Muhammad Ali is reported to have remarked, “It’s hard to be humble when you’re as great as I am”. Many people have a wrong perception that humility is weakness; that self-promotion and assertiveness, even pride and arrogance or being brash are the means to achievement and success. It is true that today’s society, if the U.S president is an example, seems to denigrate the virtue of humility and promotes self-absorption.
A few months ago I posted 8 Pillars of Joy in this blog where humility is listed as one of the 4 attributes of mind that contribute to a full life of joy and peace, and in my book, my very last reflection also briefly touches on humility if we are to live with hope. Chapter two of my revised version of the book begins with the significance of this virtue, not only for individual happiness and fulfillment, but also for leadership and public life.
In his autobiography, Benjamin Franklin, America’s premier success story as an inventor, genius of building relationships and connecting people and hence, a diplomat and scientist, listed 12 areas of attitude and action he wanted to improve. Seeking input, he showed the list to a friend who, wrote Franklin in his autobiography, “kindly informed me that I was generally thought proud; that my pride showed itself frequently in conversation”. Because of the comment, Franklin listed humility as number 13 area of improvement.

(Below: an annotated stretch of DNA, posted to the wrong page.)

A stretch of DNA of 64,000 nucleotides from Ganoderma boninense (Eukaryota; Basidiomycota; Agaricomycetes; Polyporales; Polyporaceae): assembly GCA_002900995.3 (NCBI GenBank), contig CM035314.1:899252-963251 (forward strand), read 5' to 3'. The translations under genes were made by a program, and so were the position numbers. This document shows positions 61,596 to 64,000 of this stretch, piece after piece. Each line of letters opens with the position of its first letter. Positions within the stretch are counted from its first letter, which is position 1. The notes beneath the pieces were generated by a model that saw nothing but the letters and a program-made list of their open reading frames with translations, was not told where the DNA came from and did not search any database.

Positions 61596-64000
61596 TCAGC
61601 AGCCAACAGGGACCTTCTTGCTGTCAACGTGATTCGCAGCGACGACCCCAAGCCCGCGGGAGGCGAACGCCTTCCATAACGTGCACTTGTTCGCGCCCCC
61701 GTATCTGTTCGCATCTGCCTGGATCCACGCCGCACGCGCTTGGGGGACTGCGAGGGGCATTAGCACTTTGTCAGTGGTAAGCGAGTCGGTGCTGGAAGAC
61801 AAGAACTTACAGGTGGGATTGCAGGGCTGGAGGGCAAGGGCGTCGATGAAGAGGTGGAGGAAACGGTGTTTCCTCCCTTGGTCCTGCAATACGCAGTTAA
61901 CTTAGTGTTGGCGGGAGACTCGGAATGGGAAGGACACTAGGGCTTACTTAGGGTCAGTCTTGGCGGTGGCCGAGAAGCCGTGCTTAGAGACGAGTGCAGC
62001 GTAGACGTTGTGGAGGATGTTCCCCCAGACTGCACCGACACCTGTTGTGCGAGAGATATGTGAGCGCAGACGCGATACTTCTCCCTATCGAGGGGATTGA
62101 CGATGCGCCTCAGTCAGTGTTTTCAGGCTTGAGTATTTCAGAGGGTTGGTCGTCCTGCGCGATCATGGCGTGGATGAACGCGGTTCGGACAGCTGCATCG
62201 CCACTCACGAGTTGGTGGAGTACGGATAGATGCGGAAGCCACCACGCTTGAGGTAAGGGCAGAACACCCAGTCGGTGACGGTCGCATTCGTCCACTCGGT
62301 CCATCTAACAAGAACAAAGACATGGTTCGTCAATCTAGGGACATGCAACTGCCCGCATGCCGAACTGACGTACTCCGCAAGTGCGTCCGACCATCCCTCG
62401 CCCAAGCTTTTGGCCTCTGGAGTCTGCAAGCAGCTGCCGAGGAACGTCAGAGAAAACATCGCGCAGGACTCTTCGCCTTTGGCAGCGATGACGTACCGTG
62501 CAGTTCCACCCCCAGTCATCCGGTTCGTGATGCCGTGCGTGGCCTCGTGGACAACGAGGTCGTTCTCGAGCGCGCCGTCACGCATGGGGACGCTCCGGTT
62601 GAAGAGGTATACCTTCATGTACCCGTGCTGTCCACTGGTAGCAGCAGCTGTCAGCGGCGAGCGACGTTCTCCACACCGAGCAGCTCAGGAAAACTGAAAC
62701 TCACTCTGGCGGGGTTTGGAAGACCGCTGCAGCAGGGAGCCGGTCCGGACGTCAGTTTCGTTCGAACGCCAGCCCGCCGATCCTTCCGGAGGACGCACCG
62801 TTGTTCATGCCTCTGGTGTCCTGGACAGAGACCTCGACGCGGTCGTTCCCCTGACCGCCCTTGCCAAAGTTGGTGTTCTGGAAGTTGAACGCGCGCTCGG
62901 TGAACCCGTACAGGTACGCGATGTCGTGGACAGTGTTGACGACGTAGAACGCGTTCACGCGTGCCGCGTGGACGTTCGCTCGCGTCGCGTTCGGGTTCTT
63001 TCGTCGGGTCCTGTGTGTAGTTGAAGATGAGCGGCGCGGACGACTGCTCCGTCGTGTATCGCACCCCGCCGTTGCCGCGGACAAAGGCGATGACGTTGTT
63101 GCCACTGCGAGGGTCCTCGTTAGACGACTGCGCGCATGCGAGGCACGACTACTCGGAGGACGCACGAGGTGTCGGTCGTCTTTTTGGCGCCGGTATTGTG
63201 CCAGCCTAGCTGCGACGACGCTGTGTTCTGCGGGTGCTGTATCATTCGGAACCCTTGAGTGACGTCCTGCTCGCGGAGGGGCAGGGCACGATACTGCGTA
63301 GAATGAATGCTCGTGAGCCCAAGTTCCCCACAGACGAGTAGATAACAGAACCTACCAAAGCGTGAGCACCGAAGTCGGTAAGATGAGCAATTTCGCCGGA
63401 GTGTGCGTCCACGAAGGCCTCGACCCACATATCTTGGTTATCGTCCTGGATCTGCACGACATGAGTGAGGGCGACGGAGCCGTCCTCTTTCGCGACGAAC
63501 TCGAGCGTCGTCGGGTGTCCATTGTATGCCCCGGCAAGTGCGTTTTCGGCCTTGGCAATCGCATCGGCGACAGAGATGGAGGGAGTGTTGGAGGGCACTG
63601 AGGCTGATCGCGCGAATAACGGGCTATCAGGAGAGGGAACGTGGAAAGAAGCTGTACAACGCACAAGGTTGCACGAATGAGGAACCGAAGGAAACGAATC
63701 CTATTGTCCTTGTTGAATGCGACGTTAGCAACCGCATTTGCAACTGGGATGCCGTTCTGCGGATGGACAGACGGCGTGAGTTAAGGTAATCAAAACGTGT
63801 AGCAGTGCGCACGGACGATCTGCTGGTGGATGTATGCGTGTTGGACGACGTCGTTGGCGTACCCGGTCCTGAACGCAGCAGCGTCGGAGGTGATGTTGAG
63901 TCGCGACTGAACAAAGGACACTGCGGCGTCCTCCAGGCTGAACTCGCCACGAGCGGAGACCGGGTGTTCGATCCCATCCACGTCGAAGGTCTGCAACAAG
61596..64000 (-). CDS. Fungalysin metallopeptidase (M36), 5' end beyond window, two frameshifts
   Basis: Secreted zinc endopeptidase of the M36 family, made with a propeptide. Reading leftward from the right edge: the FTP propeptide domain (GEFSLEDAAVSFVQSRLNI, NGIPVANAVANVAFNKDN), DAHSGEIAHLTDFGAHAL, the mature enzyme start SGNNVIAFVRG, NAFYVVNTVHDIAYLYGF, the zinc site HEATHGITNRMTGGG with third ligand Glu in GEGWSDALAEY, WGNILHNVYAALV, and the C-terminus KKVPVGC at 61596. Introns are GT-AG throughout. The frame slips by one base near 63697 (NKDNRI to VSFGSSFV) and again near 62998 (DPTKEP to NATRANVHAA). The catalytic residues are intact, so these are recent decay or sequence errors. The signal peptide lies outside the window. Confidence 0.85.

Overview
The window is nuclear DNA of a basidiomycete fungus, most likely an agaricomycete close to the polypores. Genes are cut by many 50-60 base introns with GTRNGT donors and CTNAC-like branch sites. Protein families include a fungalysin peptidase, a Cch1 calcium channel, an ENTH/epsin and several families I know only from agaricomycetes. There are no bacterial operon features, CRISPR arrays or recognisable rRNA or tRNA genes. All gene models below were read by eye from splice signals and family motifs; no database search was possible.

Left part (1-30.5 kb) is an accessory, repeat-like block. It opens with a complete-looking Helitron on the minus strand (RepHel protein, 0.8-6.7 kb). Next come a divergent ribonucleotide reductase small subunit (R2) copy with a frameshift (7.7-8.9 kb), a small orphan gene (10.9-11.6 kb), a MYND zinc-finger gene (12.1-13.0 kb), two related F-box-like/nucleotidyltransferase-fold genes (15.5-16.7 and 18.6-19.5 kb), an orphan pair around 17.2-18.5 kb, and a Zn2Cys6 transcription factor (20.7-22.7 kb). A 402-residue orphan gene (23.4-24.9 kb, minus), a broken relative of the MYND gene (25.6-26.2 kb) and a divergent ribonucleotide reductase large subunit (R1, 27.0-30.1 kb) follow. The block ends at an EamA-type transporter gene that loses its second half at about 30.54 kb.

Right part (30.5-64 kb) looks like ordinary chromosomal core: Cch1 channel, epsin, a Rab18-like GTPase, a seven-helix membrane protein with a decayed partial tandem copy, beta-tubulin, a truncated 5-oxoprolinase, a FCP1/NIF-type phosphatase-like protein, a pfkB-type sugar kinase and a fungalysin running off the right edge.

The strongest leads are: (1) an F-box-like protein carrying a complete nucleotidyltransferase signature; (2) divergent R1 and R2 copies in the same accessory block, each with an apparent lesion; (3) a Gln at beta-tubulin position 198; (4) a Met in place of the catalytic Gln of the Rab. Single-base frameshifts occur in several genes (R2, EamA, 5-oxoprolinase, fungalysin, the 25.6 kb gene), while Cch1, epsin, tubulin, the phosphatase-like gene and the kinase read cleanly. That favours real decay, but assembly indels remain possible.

I wonder how many of us would want to list humility as a character trait we would seek. Yet, as we will see in subsequent blogs, from the highest office holder like the president of the United States, to an alcoholic or drug peddler struggling through recovery and sobriety, humility, as Confucius noted, is the solid foundation of all virtues.